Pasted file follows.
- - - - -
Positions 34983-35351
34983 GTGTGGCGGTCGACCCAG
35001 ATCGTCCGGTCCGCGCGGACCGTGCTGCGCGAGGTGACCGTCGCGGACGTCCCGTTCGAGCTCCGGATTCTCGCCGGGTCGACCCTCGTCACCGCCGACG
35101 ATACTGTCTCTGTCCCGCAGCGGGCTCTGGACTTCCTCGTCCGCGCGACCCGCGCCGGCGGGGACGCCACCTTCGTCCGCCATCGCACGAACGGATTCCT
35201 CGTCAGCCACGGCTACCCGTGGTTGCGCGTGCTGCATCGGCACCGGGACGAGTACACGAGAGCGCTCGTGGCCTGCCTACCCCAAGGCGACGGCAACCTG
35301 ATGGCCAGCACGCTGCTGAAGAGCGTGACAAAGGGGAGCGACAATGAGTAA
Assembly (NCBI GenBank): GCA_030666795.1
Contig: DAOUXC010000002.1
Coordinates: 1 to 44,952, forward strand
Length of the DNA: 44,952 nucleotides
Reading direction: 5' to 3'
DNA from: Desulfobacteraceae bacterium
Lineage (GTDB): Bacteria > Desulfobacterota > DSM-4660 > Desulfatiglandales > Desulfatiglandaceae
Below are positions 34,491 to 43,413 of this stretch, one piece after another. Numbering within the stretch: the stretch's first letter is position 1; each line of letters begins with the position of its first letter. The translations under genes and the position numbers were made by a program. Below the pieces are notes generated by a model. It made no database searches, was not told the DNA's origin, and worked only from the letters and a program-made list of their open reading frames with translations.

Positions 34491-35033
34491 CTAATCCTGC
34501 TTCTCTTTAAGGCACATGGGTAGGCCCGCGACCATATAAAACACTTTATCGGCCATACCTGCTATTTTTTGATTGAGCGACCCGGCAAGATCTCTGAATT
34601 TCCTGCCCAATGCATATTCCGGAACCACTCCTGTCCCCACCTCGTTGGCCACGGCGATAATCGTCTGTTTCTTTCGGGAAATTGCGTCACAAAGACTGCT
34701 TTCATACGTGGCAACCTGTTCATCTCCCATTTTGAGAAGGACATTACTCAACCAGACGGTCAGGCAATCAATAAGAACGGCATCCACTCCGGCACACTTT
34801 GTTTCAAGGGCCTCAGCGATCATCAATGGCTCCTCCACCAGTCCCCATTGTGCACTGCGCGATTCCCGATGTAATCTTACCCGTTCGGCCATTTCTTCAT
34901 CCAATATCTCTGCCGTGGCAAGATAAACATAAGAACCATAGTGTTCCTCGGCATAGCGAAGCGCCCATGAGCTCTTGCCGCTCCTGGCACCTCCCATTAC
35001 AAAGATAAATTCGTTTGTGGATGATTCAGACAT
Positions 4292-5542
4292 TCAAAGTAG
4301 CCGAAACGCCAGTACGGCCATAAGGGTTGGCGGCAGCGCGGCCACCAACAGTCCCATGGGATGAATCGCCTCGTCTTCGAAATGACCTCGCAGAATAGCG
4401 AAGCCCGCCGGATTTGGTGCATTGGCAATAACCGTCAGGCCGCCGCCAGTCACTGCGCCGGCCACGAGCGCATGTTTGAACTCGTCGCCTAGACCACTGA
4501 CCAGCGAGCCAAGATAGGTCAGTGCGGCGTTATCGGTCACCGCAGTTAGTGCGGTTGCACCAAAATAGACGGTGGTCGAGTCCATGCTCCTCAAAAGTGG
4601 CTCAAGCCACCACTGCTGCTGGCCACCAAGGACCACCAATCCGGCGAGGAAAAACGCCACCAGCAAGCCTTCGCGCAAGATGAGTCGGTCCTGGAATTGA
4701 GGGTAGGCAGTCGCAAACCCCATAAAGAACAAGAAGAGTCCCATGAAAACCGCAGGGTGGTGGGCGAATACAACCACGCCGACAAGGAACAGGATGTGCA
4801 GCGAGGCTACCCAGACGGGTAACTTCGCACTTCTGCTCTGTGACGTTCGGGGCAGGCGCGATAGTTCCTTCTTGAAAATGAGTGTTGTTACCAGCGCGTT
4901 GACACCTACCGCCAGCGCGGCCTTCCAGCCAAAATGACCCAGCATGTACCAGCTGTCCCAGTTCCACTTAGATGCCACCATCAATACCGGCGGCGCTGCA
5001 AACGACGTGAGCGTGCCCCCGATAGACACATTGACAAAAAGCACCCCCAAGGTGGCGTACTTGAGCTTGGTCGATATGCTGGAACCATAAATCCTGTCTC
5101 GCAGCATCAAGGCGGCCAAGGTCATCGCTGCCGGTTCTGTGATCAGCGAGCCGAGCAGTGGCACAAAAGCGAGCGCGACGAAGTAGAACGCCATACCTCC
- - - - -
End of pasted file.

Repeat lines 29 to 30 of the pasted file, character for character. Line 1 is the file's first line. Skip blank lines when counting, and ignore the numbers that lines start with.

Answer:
4701 GGGTAGGCAGTCGCAAACCCCATAAAGAACAAGAAGAGTCCCATGAAAACCGCAGGGTGGTGGGCGAATACAACCACGCCGACAAGGAACAGGATGTGCA
4801 GCGAGGCTACCCAGACGGGTAACTTCGCACTTCTGCTCTGTGACGTTCGGGGCAGGCGCGATAGTTCCTTCTTGAAAATGAGTGTTGTTACCAGCGCGTT